In this episode, Jared shares his experience going through music school twice, and why despite the amount of information they teach music students, they still don't prepare them for success.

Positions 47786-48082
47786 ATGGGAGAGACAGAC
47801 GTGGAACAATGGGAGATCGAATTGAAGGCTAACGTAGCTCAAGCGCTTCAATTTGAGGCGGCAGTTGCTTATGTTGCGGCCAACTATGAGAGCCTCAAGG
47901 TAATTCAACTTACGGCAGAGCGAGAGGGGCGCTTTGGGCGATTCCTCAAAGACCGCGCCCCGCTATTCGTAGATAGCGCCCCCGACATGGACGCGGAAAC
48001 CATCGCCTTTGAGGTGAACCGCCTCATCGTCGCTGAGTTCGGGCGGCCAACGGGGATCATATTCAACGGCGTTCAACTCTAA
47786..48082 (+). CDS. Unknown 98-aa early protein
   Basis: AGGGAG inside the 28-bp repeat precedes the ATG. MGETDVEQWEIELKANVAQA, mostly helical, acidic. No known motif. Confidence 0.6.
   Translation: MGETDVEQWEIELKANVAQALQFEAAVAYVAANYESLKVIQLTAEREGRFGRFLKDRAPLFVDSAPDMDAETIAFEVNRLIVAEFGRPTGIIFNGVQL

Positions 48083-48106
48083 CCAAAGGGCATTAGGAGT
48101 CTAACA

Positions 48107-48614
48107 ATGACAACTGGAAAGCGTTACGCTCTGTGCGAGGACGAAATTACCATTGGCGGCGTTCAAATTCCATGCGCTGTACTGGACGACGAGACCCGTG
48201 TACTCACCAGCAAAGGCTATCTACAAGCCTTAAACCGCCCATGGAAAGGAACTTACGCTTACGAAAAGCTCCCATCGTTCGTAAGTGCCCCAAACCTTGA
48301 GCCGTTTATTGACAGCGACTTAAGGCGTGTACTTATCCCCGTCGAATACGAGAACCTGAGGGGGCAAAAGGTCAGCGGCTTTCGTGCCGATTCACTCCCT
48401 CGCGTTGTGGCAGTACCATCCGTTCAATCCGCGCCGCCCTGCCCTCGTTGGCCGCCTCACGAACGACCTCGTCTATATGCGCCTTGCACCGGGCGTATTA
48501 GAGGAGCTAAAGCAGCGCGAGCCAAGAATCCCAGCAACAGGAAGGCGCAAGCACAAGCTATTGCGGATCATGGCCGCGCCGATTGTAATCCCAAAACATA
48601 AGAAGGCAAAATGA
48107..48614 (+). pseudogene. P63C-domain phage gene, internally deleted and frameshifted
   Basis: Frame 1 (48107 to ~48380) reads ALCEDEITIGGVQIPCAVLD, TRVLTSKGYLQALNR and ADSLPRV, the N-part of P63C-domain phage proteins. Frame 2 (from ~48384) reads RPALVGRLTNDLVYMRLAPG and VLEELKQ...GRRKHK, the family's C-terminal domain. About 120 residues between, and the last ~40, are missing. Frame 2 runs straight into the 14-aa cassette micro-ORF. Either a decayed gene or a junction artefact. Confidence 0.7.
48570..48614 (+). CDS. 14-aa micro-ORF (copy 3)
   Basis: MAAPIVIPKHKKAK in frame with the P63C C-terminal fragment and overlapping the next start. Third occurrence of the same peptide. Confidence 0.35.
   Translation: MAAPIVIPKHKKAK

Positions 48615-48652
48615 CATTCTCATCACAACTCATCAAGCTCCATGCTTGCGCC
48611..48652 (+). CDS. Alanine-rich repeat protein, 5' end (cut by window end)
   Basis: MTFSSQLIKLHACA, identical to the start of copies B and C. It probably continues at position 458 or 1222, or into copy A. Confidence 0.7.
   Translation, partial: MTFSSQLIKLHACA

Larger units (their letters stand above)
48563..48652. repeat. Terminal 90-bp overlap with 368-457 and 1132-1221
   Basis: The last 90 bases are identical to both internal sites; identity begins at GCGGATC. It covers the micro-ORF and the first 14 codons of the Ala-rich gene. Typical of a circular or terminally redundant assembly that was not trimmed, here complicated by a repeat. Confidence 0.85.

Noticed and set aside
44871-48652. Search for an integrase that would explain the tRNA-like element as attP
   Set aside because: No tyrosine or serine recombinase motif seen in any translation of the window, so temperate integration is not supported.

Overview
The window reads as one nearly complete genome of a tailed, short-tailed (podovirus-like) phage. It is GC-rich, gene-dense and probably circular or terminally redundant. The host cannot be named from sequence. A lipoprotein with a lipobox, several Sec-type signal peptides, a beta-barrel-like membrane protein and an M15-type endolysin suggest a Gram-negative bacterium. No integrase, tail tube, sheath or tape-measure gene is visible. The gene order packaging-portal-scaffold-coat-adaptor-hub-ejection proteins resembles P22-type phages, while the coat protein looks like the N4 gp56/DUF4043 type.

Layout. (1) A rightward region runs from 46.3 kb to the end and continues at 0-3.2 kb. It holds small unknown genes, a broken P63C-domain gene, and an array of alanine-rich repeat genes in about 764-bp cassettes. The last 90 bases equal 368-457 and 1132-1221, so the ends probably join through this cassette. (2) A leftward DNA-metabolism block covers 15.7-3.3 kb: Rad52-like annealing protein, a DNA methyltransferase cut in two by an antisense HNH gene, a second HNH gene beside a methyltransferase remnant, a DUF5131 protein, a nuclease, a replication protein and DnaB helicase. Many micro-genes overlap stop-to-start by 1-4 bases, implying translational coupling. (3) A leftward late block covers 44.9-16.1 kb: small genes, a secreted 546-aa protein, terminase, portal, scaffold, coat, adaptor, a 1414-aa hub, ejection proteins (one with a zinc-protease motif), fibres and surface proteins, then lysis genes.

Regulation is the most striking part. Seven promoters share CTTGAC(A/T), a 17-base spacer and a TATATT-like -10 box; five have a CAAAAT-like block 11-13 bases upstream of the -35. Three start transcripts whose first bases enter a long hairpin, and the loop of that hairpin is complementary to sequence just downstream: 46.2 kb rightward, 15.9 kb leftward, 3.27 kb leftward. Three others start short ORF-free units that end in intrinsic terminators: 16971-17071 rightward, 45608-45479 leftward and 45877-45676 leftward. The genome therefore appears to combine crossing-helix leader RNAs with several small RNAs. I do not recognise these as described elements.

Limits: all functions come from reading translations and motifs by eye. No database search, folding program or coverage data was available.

What's up gigging pros. It's Jared. And yesterday, I was thinking a lot about the typical life cycle of what happens to musicians who go to music school, and what happens after them. Because this is my cycle, this is my story. And I'm sure many of you share this. And I've also seen this happen over and over to musicians. And it's just so interesting that I thought I would just do a little brainstorming on this podcast about what happens to the typical music school grad. So for for me, you know, I went to music school, because I loved the thrill of performing. You know, I'd been in music groups, I actually started violin in fourth grade, probably like many of you, some of you probably started in third grade or a little earlier with your instrument. I started by taking private lessons, and also by doing orchestra in school, and it's a great experience, you know, it's something that not everybody gets to do. You get to learn an instrument and play music as a group, which that was super cool. I remember like my first orchestra experience was on the school's cafeteria stage, I think they call it the cafetorium. And, you know, keep going with it. And I went, kept taking lessons from the same teacher who was my public school orchestra teacher, and in middle school, took lessons learned the Bach double Violin Concerto, think I learned the second violin part, first violin parts harder. And then you know, you have a chance to perform it in like a recital setting, playing with piano. And that was super fun. And then you stick with it through high school, because you know, you're still really invested in it at this point. And if you have a great teacher, you'll keep sticking with it. They'll give you performance opportunities. Remember, some of my favorites were like going to Six Flags, with the orchestra for music in the parks. And actually, I in eighth grade, I was still in middle school. This was during the George Bush, Jr. Administration, that we got it, the high school orchestra got invited to play at the White House for their Christmas celebration. And my orchestra director, being the amazing person that he is, invited me as an eighth grader, a middle schooler to come along and fill out the second violin section. And that was, to me just the coolest experience of my life. I remember the Secret Service did they inspected all of our instrument cases before to make sure we weren't hiding anything suspicious inside our cases. And the Secret Service agent actually yelled at me because my tie was a little crooked, which as an eighth grader, you know, I don't really know how to tie a tie at that point, I think it was even a clip on. And so you continue with your lessons, and your school music program. And then, for me, the interesting thing was we had a staff change in high school. And we had two new orchestra directors who didn't quite have control of the classroom. So that, unfortunately, caused me to stop playing an orchestra. But then, I did switch to band because at that point, I'd gotten really into Blue Man Group, and drumming, and I was like, I want to be one of them. And so I took private snare drum lessons, because that was already sold on the idea of taking instrumental lessons. So I took snare drum lessons from a guy at Princeton, he was the Princeton percussion professor, which was awesome. And learned how to do that. And by senior year of high school, I played in the marching band for my school, and also switched to Symphonic Band during the day, so I was getting that Concert Band experience, in addition to the marching experience, which we also got to go on some really cool trips. That one, this was my senior year, we got to go on a band trip to Canada. And it was interesting because, you know, all the wind players could bring their instruments but the percussion players that didn't, you know, want to import bass drum from us into Canada. So we wound up renting and that was my first experience, playing on a different instrument and learning how that goes. And I'm kind of going a little deep on this. Just because it was such a vivid experience and all of these experiences and playing with with people and playing in cool venues like churches in Canada, contributed towards me, feeling this passion towards performance. And by senior year of high school, I didn't really know what I wanted to go to college. I was one of those who was undecided. But I knew that I loved music. I loved the community aspect of it, I loved that you could get really good at it. Like I'm very driven by mastery of something, even though I hate practicing, which is kind of ironic. So I went to college undecided, but eventually, I was taking all these music classes, and being in band being in percussion ensemble, and somebody convinced me You should get a music degree. And I agreed with them. So I took the audition got into the percussion studio at Penn State for a music education degree. And, you know, I don't know why I chose music education, I think I chose it because I had switched my primary instrument from violin to percussion pretty late in the game. And I wasn't confident enough to get a performance degree, even though truth be told, that's probably what I wanted. I wanted to perform that was why I was going to get a music degree. But also, I don't think I was thinking that far ahead. I think I just wanted to play. In the very moment of college I wanted to be in the high level bands, I wanted to take lessons and be surrounded by music all the time. And so I did the thing. I did very well, you know, I got very high grades and like theory, classes, music history, I loved all that stuff. Music education classes came wasn't as into those. I really enjoyed secondary instrument classes. I'm sure many of you also gravitated towards them. Like, to me learning saxophone was so much fun. Learning trumpet was fun, because later on when I taught elementary school music, and the kids, they would just have so much fun making random noises on the instrument. When I was in college, that was me, I was a kid all over again, learning a new instrument. And the thrill of it was so exciting. And there's actually a picture of me on facebook when I mean clarinet methods classes, using the different parts of a clarinet as binoculars, which is so silly. But music is so fun. And then, you know, you take more of these music ed classes, you start to learn things that maybe you didn't think you signed up for. And then you realize, like you're getting deep involved in this music Ed process, you have to get certified, you have to get fingerprinted, the FBI, background checks and everything. And now all of a sudden, you're student teaching, you're thrown into this teaching environment, where kids are now relying on you to be their role model, their musical leader, the one who essentially gives them the same start that you got when you started in third or fourth grade, or whenever that music teacher touched your life. And then teaching becomes your main thing. You perform less, you know, as soon as I left main campus to go and student teach. All of a sudden, I wasn't involved in ensembles anymore. And I was so grateful that the high school that I student taught for they needed a violinist for their, their musical pit. And they asked me to play. So I got to play with some of the students I was teaching that was so much fun. A lot of memories coming back now. So teaching becomes the main thing, then you graduate and you apply for teaching jobs. And you know, I was applying back in New Jersey, because that's where I grew up. And the application game is a big deal because you're it's kind of like auditions, you're traveling across the country or the state and meeting with school principals and administrators who they're obviously impressed by musicianship. But that's not what they care about. They care more about your ability to, you know, teach students and understand a curriculum and accomplish their student learning objectives. And then you get a job as a teacher, and that becomes your life. And so this identity of the performer starts to diminish and go away and you lose it. It's almost it's still there, like, but it's hidden behind all of this other things like responsibilities and paying off your student loans. And you lose sight of why did I go to music school in the first place, which was to perform and be surrounded by a community of top level achievers. And for many people, that's when they start to give up that dream. Even if you're not a music educator, music teacher, you know, this still happens. This happens often, more often with performance majors, where so many performance majors are not winning auditions to play in symphonies or musical theater pits. There's, I have a friend recently who he just got a job as a bank teller. And he's still taking auditions here and there. But I could see like, the frustration and the annoyance, like we've invested so much money in these very expensive pieces of paper that say, we can play an instrument really well. But we don't get to use them. And so you start to lose faith in the system. And you realize that you're not going to get to accomplish those dreams. But for me, that's when I, you know, this is where my story of starting dream city music comes in. Because I realized this was gonna happen to me, I was going to be just another statistic. And I needed to change that, not by taking more auditions, but in fact, by taking fewer of them, and instead, learning to create my own opportunities. And I had always been wanting to do that. But I realized that they don't teach that in music school. So that's why I dove deep into this thing. And I don't know, the my challenge to you, is, if any part of that story felt like your story. And you are losing sight of why you got into this thing in the first place, or, you know, your original passion or the thing that you really want seems out of reach, I want you to get back on that path. You owe it to yourself, you owe it to your younger self, to keep pursuing that thing. And realize that it might not always happen the way that you thought it would you know, your teachers showed you a certain path that worked for them, but it might not work for you. In fact, for most musicians, it doesn't work for you. So you have to try something else. Don't just give up completely. Get back on that horse. And keep trying things, try new things and dive deep into them. Don't just, you know, pick up, read an article and send off an email and it doesn't work and then give up. Now that's not trying it that's pretending that you tried go deep on something, whether you pick me and gigging secrets as that opportunity, or if you try something else, doesn't matter. Keep trying, you owe it to yourself. You owe it to anyone who's ever believed in you, because they still do believe in you. But they don't see you trying they don't see you taking action on it. They see that you are, you know in a job that doesn't fulfill your artistic desires and isn't why you got into music in the first place. So I challenge you to get back on that horse. Try something new. And if there's any way that I can help, I would be happy to be a part of that journey. So at this point I always mentioned we're offering a free copy of gigging secrets, the book the underground playbook to making a living as a performer. You can get your free copy today at gigging secrets calm. I've been shipping out tons of these about five a day so far and it's increasing. And I'm super, super excited to give these out because that is my new opportunity, the new way that you don't have to rely on the ways that your teachers taught you that don't work. So get your free copy at gigging secrets calm and remember you are just one gig away.